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One myth that you disprove in your book is, “Love can heal all wounds.” Why isn’t this idea true? How can believing it hurt your relationship?

Linda: Love is an extremely powerful force. It can take us quite a long way, but this is another one of those leaps that can set us up for an expectation that’s going to be bashed because even if the person that we’re with loves us a great deal, we may have experiences where we lose something and it’s a deep, grievous loss. Losses can be very horribly painful and our partner can certainly be there for us. Certainly they can listen to us, they can let us cry on their shoulder, but we have to do some of the work by ourselves. Just because they love us doesn’t mean that heals it. We have to be proactive about learning from those downfalls, about learning how to repair after there’s been a nasty argument when we said things that we didn’t really mean. So it takes some skill in addition to the love and it takes a lot of love to get people motivated to get their skill level up.

What expectations, if any, should individuals enter a marriage with? What crosses the line as being too high of an expectation?

Charlie: I don’t think there’s anything wrong with having expectations as long as you’re willing to take a certain amount of responsibility for having them come about. So for instance, if you have the expectation that you’re going to be taken care of by your partner in every way after you get married, I think you’re probably going to be disappointed when that doesn’t happen because one of the myths in the book is that my partner should be able to fulfill all of my needs. Some people do go into a committed partnership with that expectation and that is inevitably going to lead to disappointment because there is no one person, no matter how much they love you, who is capable of providing for all of your needs. So, expectations themselves are not the problem. What I would say can be a problem, and this is related to expectations, but is a little bit different, is entitlement. Entitlement means that I have a right to expect you to provide this for me. That’s my inherent right. I can do that, I’m entitled to it. That is something that is doomed to disappoint.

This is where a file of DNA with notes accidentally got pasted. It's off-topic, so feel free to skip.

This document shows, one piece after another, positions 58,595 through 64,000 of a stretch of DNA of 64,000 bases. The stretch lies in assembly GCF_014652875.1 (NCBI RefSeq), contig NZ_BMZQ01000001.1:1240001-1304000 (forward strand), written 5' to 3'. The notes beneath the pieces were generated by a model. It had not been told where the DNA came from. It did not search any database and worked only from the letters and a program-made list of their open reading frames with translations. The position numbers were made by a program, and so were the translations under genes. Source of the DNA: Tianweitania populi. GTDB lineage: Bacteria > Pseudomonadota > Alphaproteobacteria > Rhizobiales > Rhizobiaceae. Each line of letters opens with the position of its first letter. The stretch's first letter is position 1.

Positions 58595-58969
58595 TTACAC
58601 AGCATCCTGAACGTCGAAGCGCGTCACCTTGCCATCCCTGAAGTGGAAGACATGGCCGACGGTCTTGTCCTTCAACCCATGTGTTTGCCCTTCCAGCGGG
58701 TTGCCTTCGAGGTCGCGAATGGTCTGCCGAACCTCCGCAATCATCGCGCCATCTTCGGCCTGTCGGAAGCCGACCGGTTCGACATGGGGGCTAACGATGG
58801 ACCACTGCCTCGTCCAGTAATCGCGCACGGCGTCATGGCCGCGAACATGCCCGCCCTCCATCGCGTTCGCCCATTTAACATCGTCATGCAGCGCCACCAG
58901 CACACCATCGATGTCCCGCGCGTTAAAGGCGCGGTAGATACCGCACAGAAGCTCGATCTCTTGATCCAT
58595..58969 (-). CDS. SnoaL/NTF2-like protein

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“Once a cheater, always a cheater.” How do you justify this idea as being a myth? If a partner cheats on their significant other, how is the relationship supposed to return to its former state? Is this even possible?

Linda: We have met many people over the years who in their sub-consciousness, or their immaturity, or in their self-indulgence broke their fidelity vow and they cheated on their partner. They may have lied about it and covered it up, but eventually they did come clean. It’s always easier if they volunteer the information and confess rather than being sought out. But couples can learn from their downfall because this is one of the really painful things that some couples have to go through. It’s actually rather common, that at some point in the decades of the marriage that one or both of the people are going to stray and break their fidelity vow. It’s the belief that the damage could never be repaired that really finishes a relationship off. We want people to take a look at this and see if this belief is in them, whether there’s any openness to possibility. If you can avoid it, do that. But if it happens, at least be open to the possibility that a full recovery can take place and then some.

Did your relationship inspire the inclusion of any particular myths in Happily Ever After? If so, what one?